Treasury Secretary Robert E. Rubin swore in Nicolas P. Retsinas as director of the Office of Thrift Supervision Oct. 10. The event, held in Mr. Rubin's office, was a low-key affair and closed to reporters.
Those present included John F. Downey, OTS executive director of supervision, Robert R. Davis, director of government relations for America's Community Bankers, and the group's regulatory counsel Charlotte Bahin.
Mr. Retsinas reportedly was reluctant to take the job but did so to help Treasury out. However, he is hoping that he won't have to juggle this job and his duties at the Department of Housing and Urban Development and the Federal Housing Finance Board for too many months.
Probably no one was happier about the swearing-in than Jonathan L. Fiechter, who had put off taking a new job at the World Bank for more than a month to give Treasury more time to find a replacement.
He praised his successor for his "broad knowledge and understanding of the housing industry, and the role of the thrift industry in it." But he also urged Treasury to quickly find a permanent director to resolve uncertainty about the agency's future.
The thrift industry is healthy, and OTS is financially sound, he said. "The industry and the agency have great potential."
The night after President Bill Clinton signed the thrift fund rescue bill, Federal Deposit Insurance Corp. Chairman Ricki Helfer was at a popular D.C. watering hole, keeping a promise.
She had pledged to William R. Watson, head of the FDIC's division of research, that if Congress passed the rescue legislation, she'd buy a round of drinks for him and the FDIC staff who had worked on the issue.
True to her word, Ms. Helfer picked up the tab at Maison Blanche for Mr. Watson and 20 staffers, including Dennis F. Geer, chief operating officer, Alice C. Goodman, director of the office of legislative affairs, Leslie A. Woolley, Ms. Helfer's policy deputy, and Arthur J. Murton, director of the division of insurance. Also toasting the event with beer, wine, and soft drinks were Treasury Under Secretary John D. Hawke, Assistant Treasury Secretary Richard S. Carnell, and Mr. Fiechter.
"The best $215 I ever spent," said Ms. Helfer, adding "for the record, it was (on) my personal credit card."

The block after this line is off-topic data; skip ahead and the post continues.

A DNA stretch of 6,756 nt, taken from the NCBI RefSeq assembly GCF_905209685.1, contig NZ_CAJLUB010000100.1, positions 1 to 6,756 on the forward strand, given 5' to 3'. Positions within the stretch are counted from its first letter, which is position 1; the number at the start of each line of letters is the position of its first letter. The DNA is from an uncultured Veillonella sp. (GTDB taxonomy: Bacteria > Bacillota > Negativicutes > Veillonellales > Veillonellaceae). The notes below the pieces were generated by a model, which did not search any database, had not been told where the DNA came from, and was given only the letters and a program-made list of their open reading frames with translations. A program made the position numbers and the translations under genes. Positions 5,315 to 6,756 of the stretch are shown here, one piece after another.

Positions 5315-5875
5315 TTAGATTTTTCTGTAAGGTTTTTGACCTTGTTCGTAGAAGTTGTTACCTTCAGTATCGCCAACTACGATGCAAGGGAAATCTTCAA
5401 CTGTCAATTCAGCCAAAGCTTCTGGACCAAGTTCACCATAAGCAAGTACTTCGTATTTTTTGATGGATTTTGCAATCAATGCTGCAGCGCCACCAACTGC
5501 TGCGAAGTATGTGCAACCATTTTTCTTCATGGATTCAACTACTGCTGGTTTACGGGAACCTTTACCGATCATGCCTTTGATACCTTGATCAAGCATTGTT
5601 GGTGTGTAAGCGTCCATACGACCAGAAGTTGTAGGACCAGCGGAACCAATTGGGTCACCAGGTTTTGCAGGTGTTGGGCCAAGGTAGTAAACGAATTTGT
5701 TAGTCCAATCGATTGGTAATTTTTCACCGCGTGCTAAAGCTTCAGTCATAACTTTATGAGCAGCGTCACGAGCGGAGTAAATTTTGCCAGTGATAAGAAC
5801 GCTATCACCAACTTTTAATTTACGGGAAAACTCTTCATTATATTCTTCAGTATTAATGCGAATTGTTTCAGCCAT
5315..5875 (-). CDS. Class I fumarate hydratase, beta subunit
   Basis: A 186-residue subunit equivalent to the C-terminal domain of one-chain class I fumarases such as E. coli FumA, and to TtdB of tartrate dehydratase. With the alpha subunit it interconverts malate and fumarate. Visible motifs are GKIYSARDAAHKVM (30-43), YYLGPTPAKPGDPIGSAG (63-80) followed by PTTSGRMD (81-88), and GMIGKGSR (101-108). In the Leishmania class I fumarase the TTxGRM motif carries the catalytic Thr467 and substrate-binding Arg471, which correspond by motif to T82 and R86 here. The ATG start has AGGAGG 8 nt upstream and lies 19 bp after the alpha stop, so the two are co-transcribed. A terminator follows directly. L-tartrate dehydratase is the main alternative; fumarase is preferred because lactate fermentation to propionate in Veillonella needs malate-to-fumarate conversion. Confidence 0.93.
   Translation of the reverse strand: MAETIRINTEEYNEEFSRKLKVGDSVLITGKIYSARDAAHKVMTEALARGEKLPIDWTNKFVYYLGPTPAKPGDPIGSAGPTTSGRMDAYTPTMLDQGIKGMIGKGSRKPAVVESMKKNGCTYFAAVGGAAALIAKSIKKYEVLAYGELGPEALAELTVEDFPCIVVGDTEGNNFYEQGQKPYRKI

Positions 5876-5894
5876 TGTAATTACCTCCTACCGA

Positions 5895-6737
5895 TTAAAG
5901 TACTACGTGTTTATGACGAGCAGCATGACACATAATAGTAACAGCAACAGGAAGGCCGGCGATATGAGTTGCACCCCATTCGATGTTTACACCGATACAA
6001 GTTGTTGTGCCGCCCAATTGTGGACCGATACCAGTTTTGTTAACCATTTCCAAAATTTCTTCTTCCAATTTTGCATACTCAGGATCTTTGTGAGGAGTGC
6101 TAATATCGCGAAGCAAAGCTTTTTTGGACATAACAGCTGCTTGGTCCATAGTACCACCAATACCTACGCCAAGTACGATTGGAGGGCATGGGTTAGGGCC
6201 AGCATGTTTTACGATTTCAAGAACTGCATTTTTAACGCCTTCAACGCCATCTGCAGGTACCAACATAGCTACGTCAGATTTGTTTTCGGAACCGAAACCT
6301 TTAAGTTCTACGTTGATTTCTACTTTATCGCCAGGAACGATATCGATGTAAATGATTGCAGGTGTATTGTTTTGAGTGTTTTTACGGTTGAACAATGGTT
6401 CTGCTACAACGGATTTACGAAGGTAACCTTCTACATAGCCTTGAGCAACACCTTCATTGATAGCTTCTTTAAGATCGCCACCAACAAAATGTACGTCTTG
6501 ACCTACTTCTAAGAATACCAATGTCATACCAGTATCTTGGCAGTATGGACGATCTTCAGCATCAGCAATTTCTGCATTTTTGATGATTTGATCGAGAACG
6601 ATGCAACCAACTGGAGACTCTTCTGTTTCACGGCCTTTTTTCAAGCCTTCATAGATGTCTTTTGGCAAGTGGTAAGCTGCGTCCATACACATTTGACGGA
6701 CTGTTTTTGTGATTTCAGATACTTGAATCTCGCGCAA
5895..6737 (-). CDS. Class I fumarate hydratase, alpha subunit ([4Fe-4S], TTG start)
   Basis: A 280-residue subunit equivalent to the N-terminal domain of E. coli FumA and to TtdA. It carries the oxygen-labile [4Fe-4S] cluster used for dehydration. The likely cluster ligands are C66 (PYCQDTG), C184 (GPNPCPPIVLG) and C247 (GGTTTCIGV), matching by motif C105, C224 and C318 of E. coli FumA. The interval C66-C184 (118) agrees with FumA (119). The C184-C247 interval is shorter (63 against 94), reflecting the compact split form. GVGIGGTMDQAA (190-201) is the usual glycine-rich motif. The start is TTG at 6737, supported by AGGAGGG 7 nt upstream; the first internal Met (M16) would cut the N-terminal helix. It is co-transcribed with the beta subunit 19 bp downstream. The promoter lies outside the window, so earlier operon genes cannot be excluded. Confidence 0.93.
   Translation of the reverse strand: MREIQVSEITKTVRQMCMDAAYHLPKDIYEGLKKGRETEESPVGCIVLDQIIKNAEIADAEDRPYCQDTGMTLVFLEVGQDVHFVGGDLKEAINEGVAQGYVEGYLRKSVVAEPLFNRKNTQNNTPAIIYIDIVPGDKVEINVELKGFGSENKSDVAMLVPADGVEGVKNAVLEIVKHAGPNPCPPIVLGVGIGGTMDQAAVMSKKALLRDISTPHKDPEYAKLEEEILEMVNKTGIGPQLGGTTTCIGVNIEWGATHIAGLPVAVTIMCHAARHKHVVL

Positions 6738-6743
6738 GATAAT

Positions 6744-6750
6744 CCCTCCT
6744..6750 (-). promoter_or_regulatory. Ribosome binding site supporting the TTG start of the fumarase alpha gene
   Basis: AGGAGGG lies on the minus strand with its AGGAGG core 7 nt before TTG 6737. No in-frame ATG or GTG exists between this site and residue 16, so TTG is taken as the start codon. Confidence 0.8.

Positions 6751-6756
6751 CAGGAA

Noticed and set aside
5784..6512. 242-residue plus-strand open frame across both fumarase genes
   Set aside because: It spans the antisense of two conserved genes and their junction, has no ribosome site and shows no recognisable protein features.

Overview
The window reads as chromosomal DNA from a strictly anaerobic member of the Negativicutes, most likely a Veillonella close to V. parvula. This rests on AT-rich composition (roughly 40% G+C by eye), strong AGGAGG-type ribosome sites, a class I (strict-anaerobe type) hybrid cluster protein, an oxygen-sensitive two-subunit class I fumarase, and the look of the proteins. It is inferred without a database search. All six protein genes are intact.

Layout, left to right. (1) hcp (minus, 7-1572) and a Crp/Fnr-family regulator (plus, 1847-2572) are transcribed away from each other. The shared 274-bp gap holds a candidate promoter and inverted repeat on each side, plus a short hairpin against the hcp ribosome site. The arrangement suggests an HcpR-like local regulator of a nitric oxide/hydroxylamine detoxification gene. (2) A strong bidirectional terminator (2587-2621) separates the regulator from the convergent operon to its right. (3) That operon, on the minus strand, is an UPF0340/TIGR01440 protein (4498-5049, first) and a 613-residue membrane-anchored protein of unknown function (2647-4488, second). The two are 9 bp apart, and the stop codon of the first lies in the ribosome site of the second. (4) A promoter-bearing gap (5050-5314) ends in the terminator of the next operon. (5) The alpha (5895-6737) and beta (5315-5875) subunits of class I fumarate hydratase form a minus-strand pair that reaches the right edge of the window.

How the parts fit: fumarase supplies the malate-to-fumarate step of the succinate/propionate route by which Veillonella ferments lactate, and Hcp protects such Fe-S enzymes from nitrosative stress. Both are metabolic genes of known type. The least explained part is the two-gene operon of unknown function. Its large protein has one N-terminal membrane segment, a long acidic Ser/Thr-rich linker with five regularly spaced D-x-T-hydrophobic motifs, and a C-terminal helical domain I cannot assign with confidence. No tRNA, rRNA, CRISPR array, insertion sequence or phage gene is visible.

Senate Banking Committee Chairman Alfonse M. D'Amato seemed to be taking swipes at Rep. Jim Leach, his House counterpart, during an Oct. 1 press conference marking passage of a securities reform bill.
While praising House Commerce Committee Chairman Thomas Bliley for his work on the bill, Sen. D'Amato cast thinly veiled criticism on Rep. Leach for his well-publicized, but unsuccessful effort to repeal the Glass- Steagall Act.
"Congressman Bliley knows how to keep his cards close to the vest," Sen. D'Amato said. "He doesn't talk a lot, doesn't hold press conferences. Some of my colleagues in the Congress would do well to operate on that principle."
The New York Republican, who plans to take up Glass-Steagall repeal next year, predicted that his committee will be successful. "We're going to get it done," he said.
The Consumer Federation of America has endorsed 108 House and Senate incumbents for reelection in November - all Democrats.
On the list are 18 of the party's 23 House Banking Committee members.
The most surprising omission: the panel's ranking Democrat Henry Gonzalez, who has been a favorite of consumer groups for years. Is it possible that a man whose Internet home page includes a file titled "Top 10 Consumer Ripoffs" could fail to win the group's endorsement?
Yes. Turns out the Texas Democrat simply failed to turn in his homework.
Though his voting record qualifies him for an endorsement, Rep. Gonzalez didn't complete a survey on consumer issues that the group also required.
Still, its legislative counsel Bradley Stillman lauded the committee's former chairman. "In the last couple of years, his record has been outstanding," Mr. Stillman said. "He's certainly been a champion on important core banking issues."